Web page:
Eulogy in honor of DP Dioscoro G. Valenzuela:

“The Fall of Bataan on April 9, 1942 and the Island of Corregidor on May 6 of the same year was the beginning of the Japanese occupation in the Philippines.

The Japanese, while making real efforts to conciliate the Filipino people simultaneously enraged them with heatings, torture, public beheadings and humiliating orders to bow to the Japanese as they passed.

On this atmosphere of escalating anger and resentment of the Filipino people, dozens of GRLA ORGNS sprang up in the country to harass the Japanese soldiers.

At this point in time, Vet DP Dioscoro Gallardo Valenzuela, an advocate of the principle “The Defense of the State is the Prime Duty of Every Citizen”, unhesitatingly joined the underground movement of the GRLA Organizations in Bulacan.

For this extra-ordinary and loyalty to the service, DP Dioscoro G. Valenzuela earned himself the following awards and decorations:

Philippine Defense Medal with Ribbon;
Liberation Medal with Ribbon;
Presidential Citation Badge;
and lately he was accorded Certificate of Recognition by Cong. Romeo Acop-Committee CHM on National Defense and Security, during the Parade Review in Honor of the Veterans at the ROTC Hunters Parade Ground on April 5, 2017.

Overall DP Valenzuela was always a very good friend, very religious God Fearing Man, cheerful and friendly to everyone, strict and disciplinarian but a good role model. He is one of the oldest members of the Federation.”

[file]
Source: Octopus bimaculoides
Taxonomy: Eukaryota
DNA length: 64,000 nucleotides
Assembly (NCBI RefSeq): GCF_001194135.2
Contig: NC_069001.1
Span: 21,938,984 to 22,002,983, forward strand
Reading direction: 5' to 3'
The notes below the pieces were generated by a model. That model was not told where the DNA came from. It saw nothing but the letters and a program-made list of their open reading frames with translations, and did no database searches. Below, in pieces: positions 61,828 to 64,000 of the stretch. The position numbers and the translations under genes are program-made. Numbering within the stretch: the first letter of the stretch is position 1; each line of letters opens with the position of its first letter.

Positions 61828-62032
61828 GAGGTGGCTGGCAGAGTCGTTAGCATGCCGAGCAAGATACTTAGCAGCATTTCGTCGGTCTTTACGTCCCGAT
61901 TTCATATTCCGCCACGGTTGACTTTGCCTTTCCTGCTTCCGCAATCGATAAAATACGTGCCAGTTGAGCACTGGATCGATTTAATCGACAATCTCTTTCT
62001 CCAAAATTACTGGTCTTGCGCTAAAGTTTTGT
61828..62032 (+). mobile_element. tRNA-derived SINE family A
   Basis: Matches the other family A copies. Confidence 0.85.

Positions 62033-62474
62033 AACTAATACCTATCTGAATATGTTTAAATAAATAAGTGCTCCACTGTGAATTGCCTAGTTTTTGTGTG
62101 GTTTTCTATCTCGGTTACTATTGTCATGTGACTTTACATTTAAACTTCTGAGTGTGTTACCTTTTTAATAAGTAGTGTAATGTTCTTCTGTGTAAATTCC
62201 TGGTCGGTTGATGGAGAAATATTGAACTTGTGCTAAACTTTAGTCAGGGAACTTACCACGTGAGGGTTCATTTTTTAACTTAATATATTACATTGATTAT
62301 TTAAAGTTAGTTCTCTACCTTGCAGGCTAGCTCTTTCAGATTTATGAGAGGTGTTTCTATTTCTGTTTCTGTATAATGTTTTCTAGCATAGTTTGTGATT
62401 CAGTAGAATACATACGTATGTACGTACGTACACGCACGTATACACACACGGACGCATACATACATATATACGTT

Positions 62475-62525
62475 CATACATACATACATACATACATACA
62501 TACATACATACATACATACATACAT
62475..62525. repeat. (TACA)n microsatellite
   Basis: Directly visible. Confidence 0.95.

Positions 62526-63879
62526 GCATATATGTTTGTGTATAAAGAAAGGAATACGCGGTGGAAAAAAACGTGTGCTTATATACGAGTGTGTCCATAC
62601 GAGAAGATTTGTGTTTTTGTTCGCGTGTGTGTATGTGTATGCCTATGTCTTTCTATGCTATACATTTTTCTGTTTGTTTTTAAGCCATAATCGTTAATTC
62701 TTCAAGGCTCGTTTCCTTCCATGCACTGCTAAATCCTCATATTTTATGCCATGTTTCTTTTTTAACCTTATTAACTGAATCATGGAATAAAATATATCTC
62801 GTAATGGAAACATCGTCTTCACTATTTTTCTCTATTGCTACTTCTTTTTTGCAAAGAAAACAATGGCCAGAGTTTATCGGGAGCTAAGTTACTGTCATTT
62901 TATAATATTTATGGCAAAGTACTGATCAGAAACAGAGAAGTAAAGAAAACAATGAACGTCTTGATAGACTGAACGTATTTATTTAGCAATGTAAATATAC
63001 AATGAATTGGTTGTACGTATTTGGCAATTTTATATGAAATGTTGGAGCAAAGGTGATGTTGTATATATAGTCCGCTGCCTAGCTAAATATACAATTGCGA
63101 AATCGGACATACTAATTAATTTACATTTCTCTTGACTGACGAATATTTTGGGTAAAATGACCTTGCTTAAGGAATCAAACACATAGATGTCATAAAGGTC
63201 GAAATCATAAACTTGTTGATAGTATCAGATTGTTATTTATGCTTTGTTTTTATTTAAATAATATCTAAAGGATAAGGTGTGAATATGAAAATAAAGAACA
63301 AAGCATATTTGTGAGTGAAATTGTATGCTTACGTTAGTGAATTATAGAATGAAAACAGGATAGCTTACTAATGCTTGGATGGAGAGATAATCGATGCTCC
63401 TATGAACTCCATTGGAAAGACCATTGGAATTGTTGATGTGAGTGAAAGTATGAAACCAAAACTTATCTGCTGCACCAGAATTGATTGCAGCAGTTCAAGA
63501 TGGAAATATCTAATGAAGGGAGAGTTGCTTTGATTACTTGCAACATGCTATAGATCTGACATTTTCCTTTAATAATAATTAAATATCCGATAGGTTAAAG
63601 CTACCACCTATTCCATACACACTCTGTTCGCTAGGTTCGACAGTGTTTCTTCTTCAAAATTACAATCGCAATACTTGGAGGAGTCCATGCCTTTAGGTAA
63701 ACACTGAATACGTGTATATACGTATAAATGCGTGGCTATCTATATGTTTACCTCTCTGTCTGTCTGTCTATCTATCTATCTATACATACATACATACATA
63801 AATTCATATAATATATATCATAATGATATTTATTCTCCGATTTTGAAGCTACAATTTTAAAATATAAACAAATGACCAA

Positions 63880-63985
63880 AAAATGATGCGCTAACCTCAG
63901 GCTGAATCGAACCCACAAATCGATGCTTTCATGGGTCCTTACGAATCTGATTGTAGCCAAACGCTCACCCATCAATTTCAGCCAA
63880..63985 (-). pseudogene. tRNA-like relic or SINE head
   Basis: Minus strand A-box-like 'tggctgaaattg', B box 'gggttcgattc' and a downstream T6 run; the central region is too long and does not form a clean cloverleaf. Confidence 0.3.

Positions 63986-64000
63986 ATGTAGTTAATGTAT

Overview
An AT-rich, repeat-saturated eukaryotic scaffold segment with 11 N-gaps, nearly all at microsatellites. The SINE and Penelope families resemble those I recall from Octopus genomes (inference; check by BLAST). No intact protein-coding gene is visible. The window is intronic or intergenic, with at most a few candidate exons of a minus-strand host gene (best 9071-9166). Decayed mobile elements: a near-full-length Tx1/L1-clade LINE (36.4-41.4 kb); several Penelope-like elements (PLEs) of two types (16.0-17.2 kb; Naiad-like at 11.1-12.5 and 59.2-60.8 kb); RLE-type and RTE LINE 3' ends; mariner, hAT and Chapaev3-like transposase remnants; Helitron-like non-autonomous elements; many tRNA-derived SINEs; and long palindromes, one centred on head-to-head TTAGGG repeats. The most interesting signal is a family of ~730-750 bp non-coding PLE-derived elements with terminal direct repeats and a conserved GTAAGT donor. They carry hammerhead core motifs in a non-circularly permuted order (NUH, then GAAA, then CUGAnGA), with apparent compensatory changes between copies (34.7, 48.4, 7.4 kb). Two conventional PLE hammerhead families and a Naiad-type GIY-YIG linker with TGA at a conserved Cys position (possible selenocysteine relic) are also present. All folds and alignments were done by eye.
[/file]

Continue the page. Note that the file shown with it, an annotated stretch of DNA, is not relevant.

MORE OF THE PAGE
Veterans Federation of the Philippines

Click on images to enlarge.

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Political Cartoons of 1944 – 1945 – 

NOT MUCH HAS CHANGED!!

 

 

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Farewell Salutes – 

Barbara (Pierce) Bush – NYC, NY; Second & First Lady of the United States

Finley Davis – Pittsburgh, PA; US Army, Korea, MSgt., POW, KIA

Ronald Lee Ermey – Emphoria, KS; USMC, Vietnam, “Gunny” (beloved actor)

Juan Guerrero – Kennedy, TX; US Army, WWII

John Hasselbrink – Granada Hills, CA; US Navy, submarine service, USS Illinois

Alexander Latimer – Fort Saskatchewan, CAN; RC Army, WWII, Winnipeg Rifles

Bernard Newport – Hamilton, NZ; RNZ Navy # 8095, WWII, Sub-Lt., MTB-505

Carl Ragle – Talmms, IL; US Army Air Corps, WWII, PTO, G/511/ 11th Airborne Division

Matthew Sarrett – Oceanside, NY; US Coast Guard

Joseph Turner – Pitman, NJ;US Army Air Corps, WWII, PTO,  HQ/ 188/ 11th Airborne Division

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Japanese Soldier’s Remembrance of Iwo Jima – part one

In this painting by an unknown Japanese artist, Japanese soldiers, taking cover behind a wrecked U.S. plane, fire on Marines approaching from the beachhead.